Block on Trump's Asylum Ban Upheld by Supreme Court
The Justice Department has asked a federal appeals court to throw out the $85 billion AT&T-Time Warner deal.
Legal observers say the government has a losing argument against the mega-merger, which brings major television programming to AT&T's cable service DirectTV. But that hasn't stopped the government's lawyers.
Mary Wimberly took her best shot in United States of America v. AT&T, arguing that the trial judge made "errors of economic logic and reasoning." However, those are not typical grounds for appeal.
AT&T's lawyers have not filed their response yet, but CFO John Stephens was ready before the government filed its opening brief in the DC Circuit Court of Appeals.
"This isn't a chance for a do-over," Stephens said in a webcast covered by the Hollywood Reporter. "It just doesn't work that way."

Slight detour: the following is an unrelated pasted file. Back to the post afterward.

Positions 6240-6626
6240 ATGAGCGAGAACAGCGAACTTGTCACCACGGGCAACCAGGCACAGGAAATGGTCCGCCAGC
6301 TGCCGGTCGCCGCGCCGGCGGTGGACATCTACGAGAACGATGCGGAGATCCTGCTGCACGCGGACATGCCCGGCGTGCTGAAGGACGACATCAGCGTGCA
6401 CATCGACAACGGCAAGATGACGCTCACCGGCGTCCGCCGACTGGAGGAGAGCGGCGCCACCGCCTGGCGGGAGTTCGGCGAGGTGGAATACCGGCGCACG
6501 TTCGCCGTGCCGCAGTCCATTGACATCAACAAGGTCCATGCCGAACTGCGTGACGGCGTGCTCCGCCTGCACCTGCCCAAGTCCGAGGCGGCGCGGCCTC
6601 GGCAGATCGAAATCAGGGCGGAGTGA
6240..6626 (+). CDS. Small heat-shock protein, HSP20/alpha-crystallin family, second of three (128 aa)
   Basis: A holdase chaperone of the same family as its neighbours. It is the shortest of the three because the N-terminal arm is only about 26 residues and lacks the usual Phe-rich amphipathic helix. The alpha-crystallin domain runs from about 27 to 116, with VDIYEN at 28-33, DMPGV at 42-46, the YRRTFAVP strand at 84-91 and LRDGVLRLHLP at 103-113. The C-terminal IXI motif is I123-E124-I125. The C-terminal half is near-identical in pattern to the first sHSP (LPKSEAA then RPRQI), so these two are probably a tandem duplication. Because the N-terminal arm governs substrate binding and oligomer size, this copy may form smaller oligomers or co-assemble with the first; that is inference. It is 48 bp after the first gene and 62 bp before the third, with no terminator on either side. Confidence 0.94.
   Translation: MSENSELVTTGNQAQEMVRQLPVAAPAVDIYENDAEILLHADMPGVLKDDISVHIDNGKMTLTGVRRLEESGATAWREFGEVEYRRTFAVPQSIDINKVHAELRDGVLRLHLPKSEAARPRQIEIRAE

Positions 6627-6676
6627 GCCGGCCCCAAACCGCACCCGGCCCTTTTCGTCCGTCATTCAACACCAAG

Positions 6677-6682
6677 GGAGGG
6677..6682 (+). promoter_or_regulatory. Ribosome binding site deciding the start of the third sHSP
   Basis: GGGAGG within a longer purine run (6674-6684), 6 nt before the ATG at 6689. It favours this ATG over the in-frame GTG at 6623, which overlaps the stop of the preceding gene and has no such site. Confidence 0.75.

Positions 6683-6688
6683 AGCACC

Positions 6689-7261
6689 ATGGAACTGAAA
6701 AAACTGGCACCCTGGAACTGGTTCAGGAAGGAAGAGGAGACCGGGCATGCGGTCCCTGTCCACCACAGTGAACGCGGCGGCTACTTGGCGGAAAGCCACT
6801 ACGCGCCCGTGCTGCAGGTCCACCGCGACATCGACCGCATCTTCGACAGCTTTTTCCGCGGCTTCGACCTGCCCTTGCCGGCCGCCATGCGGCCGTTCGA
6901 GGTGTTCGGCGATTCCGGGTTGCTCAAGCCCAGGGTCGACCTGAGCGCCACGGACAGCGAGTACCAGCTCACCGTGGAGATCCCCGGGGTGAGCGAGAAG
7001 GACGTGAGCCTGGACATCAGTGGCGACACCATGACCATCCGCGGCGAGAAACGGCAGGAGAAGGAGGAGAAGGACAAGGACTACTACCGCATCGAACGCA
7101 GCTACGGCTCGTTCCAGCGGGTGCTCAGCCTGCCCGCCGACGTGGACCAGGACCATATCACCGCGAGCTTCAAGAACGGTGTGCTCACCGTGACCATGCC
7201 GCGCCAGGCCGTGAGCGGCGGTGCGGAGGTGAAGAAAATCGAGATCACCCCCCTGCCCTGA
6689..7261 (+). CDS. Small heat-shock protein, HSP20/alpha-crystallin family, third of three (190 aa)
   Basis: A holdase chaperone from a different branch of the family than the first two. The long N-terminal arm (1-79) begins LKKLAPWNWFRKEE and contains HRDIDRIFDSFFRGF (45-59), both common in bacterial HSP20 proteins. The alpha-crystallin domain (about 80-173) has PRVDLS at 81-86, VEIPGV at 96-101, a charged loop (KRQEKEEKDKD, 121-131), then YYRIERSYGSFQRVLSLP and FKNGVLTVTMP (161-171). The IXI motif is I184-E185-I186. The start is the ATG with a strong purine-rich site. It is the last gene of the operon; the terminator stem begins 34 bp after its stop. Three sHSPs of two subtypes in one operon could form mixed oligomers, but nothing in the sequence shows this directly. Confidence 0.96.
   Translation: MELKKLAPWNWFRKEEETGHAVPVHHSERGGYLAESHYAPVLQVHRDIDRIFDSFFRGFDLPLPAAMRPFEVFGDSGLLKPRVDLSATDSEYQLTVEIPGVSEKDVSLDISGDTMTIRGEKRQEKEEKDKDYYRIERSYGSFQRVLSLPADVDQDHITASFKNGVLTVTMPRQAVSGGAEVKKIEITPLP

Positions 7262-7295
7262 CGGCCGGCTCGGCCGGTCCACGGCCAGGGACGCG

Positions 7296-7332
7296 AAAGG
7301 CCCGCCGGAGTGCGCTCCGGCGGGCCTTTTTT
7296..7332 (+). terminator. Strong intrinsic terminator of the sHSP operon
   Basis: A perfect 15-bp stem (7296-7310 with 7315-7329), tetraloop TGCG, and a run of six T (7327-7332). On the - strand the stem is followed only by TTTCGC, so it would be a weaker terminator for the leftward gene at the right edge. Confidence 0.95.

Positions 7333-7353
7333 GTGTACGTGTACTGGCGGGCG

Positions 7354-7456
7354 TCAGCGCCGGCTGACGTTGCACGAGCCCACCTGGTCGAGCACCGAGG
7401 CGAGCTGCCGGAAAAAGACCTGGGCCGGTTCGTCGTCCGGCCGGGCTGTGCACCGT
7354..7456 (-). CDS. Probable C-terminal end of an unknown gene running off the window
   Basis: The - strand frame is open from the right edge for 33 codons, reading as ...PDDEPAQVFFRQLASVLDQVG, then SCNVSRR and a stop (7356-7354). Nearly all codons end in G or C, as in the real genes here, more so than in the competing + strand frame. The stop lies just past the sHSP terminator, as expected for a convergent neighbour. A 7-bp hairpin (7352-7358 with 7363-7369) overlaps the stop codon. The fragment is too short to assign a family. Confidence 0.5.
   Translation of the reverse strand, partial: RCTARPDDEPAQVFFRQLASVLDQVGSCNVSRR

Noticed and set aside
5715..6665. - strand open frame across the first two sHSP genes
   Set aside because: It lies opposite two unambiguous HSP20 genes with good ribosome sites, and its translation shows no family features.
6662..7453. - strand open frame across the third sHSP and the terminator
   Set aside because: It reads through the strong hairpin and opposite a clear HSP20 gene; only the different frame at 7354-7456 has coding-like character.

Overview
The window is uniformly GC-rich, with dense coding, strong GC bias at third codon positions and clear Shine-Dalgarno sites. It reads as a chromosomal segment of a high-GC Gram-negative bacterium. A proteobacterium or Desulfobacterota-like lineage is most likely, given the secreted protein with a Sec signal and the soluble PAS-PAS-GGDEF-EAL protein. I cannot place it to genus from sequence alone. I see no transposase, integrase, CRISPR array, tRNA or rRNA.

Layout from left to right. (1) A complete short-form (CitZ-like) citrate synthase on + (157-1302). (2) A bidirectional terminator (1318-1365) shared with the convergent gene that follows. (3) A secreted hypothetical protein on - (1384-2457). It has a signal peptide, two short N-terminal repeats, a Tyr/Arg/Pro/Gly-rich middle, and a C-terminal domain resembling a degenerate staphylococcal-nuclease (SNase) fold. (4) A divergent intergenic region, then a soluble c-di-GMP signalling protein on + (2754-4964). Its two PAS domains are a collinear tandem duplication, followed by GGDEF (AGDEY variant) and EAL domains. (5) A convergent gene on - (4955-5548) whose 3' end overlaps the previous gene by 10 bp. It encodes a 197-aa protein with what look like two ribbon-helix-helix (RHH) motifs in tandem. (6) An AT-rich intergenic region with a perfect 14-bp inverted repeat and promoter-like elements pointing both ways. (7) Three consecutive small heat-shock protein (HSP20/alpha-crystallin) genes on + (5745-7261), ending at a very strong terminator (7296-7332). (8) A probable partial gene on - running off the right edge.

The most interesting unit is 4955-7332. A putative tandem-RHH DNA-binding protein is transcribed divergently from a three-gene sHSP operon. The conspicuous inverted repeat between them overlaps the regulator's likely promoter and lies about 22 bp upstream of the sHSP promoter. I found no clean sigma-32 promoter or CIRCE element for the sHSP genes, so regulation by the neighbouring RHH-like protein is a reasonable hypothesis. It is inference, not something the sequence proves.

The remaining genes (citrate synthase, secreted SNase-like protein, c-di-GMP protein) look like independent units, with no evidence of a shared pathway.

Stephens said the company expects to "move on." According to the New York Times, the government will have a hard time undoing the deal at this point.
Still, Wimberly threw everything at the wall in her argument to the appeals court. She said the government showed at trial that the merger will hurt American consumers.
Of course, the judge didn't see it that way. Judge Richard Leon rejected the same arguments and evidence at trial.
While the government's expert predicted consumers could see a 45 percent increase in monthly cable bills, the judge didn't find the evidence credible. He said the witness did not reconcile the facts with theory.
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